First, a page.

My love/hate relationship with poetry is, I believe, well-founded. Nothing grinds the gears more than having to pick apart lyrics to discern some meaning. Be ostentatious, use a double entendre, be verbose even, but have a point.
I was unable to see The Police’s Synchronicity tour in 1983. By then, parenting had taken a front seat, so it was one missed that summer. Not to be deterred, I blasted their hits through the scratchy, cheap car-stereo speakers until my proverbial ears bled.
This sufficed until July 11, 1985 when Sting came to Bethlehem to a sold-out crowd at Lehigh University’s Stabler Arena.
As a voracious reader soaking in all things prose, by writing, reading, editing my own or someone else’s writing, or contemplating one of the three, my excitement upon acquiring Sting’s book, Lyrics (2007) came as no great shock. Even better, the book helped me appreciate the basis for much of his poetry. If you ever loved (or even liked) any of The Police or Sting’s solo tunes, the book is worth your time.
Fortunately, other artists toured in ’83. Then, Federal minimum wage was $3.35. Tickets with fees were $12.50 on average. Check it out. Today, ticket prices for similar performances run around $100.
Now I don’t want to crush Stick Chick, but with minimum wage at $7.25 today, the same event would cost a person at least a day and a half worth of work whereas then, about a half a day.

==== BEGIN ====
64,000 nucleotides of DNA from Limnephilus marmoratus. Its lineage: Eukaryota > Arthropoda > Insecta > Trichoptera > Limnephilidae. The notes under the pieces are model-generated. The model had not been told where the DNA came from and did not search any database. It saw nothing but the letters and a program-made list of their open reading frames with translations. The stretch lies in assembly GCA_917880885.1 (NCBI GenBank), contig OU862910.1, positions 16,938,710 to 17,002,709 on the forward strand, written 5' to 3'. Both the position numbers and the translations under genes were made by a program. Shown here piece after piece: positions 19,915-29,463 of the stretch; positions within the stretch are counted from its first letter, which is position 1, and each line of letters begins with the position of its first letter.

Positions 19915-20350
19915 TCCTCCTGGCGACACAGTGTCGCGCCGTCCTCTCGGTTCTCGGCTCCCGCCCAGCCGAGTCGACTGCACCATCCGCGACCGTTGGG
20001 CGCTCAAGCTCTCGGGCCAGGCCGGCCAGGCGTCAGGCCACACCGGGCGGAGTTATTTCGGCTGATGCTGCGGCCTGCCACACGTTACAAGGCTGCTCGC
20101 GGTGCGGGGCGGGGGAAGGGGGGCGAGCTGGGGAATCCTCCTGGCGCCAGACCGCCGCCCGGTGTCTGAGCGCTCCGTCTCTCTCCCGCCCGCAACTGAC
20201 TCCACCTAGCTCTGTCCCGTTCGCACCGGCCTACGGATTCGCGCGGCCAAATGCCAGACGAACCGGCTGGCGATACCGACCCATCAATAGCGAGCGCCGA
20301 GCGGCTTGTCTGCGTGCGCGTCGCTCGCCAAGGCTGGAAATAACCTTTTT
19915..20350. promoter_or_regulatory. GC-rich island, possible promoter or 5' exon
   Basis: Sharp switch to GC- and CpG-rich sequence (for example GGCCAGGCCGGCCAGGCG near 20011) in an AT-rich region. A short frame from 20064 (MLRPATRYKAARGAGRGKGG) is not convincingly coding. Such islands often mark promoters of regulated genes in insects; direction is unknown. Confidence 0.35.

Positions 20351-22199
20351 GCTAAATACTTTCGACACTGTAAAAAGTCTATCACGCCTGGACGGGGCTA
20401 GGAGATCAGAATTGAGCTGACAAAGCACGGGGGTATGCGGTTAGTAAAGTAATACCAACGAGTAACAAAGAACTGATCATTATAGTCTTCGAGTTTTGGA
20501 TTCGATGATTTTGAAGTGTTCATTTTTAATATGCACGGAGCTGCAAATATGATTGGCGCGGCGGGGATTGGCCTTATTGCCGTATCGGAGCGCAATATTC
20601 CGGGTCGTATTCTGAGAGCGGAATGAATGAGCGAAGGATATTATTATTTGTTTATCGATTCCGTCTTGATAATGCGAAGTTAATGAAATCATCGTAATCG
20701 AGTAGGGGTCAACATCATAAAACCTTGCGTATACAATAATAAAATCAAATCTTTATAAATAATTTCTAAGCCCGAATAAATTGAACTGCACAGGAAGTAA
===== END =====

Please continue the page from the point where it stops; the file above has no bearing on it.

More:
A concert T-shirt worthy of bragging rights for weeks afterwards might run $15 to $25, but they’d last for 20 years. You didn’t have to layer them with a bra and cami to keep them from being virtually transparent—but I’ll avoid discussion of the descending quality of clothing material, garment construction, and fashion merchandising lest I appear bitter.
The cost of the tickets in comparison with the performances never felt like robbery. On the contrary, we the youth, wanted more. 1983 graced us with much great music, dance and art, while television ushered out its long-running series M*A*S*H. Michael Jackson’s sequins sparkled in his dazzling moonwalk performance at the Motown 25 Special. In December, his highly promoted video Thriller debuted on MTV—when the station was music videos.
Touring the U.S. that year were (among others):
Def Leppard Pyromania
The Police Synchronicity
Stevie Nicks and Joe Walsh The Wild Heart/Life’s Been Good
Quiet Riot Metal Health
Finally, what was then an artistic marketing coup for Apple, Steve Jobs introduced its 1984 commercial that aired during the 1984 Superbowl. Effin’ awesome…as the kids say.